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Bathing, dressing, grooming, toileting, and feeding are self-care activities that are including in the spectrum of activities of daily living (ADLs). Jennifer McLaughlin Maly a P.T./ D.P.T. in her article located in the journal Exceptional Parent gives a more complete definition of adaptive equipment: "Typically, a piece of adaptive equipment is utilized to increase a child's function. Examples of adaptive equipment or assistive technology are wheelchairs, lifts, standing frames, gait trainers, augmentative communication devices, bath chairs, and recreational items such as swings or tricycles."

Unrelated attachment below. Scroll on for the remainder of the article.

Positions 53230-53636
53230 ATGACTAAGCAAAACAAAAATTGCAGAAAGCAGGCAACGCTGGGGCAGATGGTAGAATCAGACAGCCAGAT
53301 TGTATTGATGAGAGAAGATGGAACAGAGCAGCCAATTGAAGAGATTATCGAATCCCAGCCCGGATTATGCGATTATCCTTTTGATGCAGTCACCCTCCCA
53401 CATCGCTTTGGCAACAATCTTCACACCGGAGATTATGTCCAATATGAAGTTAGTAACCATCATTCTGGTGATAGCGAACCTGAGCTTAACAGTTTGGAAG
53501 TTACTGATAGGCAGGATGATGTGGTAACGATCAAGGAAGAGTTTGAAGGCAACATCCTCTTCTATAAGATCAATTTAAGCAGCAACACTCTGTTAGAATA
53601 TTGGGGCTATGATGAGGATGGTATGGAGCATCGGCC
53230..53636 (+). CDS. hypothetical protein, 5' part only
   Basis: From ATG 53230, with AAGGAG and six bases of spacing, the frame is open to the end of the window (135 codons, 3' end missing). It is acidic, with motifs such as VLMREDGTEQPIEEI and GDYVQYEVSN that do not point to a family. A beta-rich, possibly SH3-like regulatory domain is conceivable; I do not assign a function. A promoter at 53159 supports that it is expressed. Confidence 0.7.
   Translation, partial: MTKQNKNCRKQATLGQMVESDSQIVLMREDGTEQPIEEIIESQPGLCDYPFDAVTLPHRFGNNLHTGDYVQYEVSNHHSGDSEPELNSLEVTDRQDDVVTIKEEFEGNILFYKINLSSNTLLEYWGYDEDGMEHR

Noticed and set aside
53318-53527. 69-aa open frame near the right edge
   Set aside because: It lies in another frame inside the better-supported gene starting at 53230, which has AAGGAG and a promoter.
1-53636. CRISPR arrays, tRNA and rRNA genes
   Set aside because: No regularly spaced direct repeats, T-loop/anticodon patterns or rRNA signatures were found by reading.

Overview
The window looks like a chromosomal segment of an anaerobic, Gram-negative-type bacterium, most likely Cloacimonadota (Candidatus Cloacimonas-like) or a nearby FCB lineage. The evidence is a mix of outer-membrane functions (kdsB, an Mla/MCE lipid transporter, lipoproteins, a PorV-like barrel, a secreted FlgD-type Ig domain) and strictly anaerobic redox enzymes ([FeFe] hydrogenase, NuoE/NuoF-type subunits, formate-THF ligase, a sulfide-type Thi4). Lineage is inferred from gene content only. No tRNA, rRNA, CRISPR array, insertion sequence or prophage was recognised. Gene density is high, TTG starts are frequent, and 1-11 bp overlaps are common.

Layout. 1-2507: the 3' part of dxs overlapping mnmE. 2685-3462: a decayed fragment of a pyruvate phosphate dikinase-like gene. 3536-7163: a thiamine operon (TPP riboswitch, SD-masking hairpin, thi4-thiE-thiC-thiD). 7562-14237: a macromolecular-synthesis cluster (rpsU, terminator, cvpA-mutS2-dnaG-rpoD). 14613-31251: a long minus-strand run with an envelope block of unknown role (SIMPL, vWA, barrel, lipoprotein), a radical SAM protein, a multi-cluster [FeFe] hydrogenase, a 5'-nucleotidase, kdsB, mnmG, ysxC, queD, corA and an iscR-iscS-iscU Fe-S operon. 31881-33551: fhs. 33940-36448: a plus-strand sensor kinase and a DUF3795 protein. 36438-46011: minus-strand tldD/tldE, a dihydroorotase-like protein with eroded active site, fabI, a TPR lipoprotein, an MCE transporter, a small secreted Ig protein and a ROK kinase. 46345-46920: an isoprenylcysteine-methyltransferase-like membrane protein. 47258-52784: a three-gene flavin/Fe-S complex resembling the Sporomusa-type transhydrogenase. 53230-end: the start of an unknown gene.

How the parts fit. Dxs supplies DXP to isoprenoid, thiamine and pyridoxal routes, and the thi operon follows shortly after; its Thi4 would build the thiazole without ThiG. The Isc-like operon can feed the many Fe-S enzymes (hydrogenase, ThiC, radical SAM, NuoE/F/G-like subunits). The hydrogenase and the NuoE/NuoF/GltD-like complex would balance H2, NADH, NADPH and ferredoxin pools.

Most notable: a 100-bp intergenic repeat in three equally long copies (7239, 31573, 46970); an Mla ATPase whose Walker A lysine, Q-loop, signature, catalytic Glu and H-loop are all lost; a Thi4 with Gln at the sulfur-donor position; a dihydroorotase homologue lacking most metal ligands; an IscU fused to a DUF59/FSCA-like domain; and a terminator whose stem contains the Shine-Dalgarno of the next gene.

A growing market for adaptive equipment is in the use of mobility vans. In this case, adaptive equipment, also known as assistive technology, can help a person with a disability operate a motor vehicle when otherwise they would not be able to.
- McLaughlin Maly, J. (2007). My child needs a piece of adaptive equipment: Now what? Well it depends! The Exceptional Parent, 11(37), 46-47
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